This morning, I’d like to comment a little on two stories from the weekend, neither of them Mets related because, well, they haven’t done anything.
The first is Stan Musial’s funeral and the second Frank Thomas’ comments from the White Sox’s annual fan convention.
In different ways, both speak to baseball’s history in a profound light. Both return us to a cleaner, simpler time.
Let’s look at Musial first. Here was a three-time MVP and seven-time NL batting champion with 3,630 hits of which 475 were home runs. But, numbers never gave us the true appreciation of this man.
I once saw him in the dining room at old Busch Stadium and thought of introducing myself and shaking his hand, but there was a crowd around him and I didn’t want to intrude. I told one of the Cardinals writers and he said, “You should have, Stan wouldn’t have mind.’’
Reading of his graciousness this week and the thoughtful eulogy from Bob Costas, I have little regret. I’ll always wish I saw him play. Even more, I wish I approached him that day.
One point Costas made was Musial didn’t have a singular achievement, such as Ted Williams hitting .406 and Joe DiMaggio’s 56-game hitting streak. Musial also didn’t have the advantage of playing in a large media market like New York such as Mickey Mantle, Willie Mays and DiMaggio, or chasing a record like Hank Aaron. Timing and location mean a lot, but not everything.
I’ve read much of Musial’s humility and accessibility to his adoring fans, of his lack of celebrity and long-time identity with St. Louis. Had there been free-agency during Musial’s era, it would have been incomprehensible to me of him leaving St. Louis, even if it had meant more money and notoriety.
Other stars craved attention. Barry Bonds – it was reported – turned to steroids because he was jealous of the spotlight that shone on Mark McGwire and Sammy Sosa. Musial never would have thought to do so.
DiMaggio, if you read the book by Richard Ben Cramer, revealed a tortured, conflicted and selfish soul, who desperately sought attention and adulation only to respond with aloofness.
DiMaggio would not appear at Mickey Mantle Appreciation Day without being honored himself. There are stories about how DiMaggio responded to autograph requests by saying he would if he was written a check, with his signature being the endorsement on the check.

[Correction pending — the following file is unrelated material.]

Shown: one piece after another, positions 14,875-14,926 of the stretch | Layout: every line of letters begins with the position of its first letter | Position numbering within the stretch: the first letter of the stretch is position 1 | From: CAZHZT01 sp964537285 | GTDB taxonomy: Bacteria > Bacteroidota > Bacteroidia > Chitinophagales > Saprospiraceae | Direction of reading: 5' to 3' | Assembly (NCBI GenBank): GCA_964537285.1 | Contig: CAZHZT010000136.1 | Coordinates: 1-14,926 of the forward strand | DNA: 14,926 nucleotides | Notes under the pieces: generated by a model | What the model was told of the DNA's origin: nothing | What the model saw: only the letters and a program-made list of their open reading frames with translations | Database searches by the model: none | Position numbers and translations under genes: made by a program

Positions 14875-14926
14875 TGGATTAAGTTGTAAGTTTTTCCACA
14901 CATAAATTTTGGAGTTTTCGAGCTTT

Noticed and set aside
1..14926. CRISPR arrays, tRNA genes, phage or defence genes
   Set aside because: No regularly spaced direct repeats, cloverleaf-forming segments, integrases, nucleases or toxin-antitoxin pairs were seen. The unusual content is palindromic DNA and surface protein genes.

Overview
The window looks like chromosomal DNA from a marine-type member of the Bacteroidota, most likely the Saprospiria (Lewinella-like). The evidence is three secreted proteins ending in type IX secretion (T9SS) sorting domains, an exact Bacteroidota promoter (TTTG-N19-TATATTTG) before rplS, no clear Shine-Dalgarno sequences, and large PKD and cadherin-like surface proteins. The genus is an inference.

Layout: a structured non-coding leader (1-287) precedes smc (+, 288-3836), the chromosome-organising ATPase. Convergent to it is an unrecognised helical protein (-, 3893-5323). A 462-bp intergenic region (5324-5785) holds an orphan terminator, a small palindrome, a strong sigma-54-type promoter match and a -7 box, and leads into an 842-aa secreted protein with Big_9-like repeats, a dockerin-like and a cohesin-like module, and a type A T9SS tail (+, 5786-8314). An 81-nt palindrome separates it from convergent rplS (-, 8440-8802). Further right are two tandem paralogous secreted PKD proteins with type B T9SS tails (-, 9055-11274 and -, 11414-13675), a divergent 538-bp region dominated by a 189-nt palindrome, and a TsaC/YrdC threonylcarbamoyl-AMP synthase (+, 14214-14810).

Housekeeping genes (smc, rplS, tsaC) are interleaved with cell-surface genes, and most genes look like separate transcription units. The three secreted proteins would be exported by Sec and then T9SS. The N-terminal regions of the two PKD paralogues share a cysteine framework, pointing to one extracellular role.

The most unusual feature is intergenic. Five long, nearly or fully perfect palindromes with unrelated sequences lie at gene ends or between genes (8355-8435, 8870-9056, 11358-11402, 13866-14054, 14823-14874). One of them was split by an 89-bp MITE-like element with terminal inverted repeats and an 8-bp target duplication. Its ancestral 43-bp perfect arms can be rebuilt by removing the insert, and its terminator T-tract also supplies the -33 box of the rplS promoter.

I saw DiMaggio at Yankee Stadium several times, but not in a good light. I saw him refuse to get on elevators unless it was vacated. How dare the common folk rub elbows with DiMaggio.
The thing I found most detestable about DiMaggio was his insistence of being introduced at public functions as “Baseball’s Greatest Living Player,’’ a slap in the face to Musial, Williams, Aaron and Mays.
Statistically, each of these players surpassed DiMaggio in some categories, yet he insisted on that label? Such gall. It would have been incomprehensible to imagine of Musial insisting.
This isn’t about tearing down DiMaggio to build up Musial, but to illustrate the differences in their personalities and how they interacted with the public.
Musial, by all accounts, was a tremendous player and and even better person. He’s what we want our heroes to be.
Damn, I wish I shook his hand.
As for Thomas, I shook his hand, spoke with him and watched him play. I never hesitated to pick him when the baseball writers chose their teams for our home run derby pools.
Thomas is on next year’s Hall of Fame ballot and worthy of being a first-year inductee. Thomas, who noticed the backlash against steroid users, made it a point to say he took pride playing the game cleanly.
Indeed, he never failed a drug test, didn’t appear on the Mitchell Report list and didn’t hesitate to say he’d take a test at any time.
Sosa once said the same thing, but balked when challenged. Thomas would have said, “bring me the cup.’’
Musial would have said the same.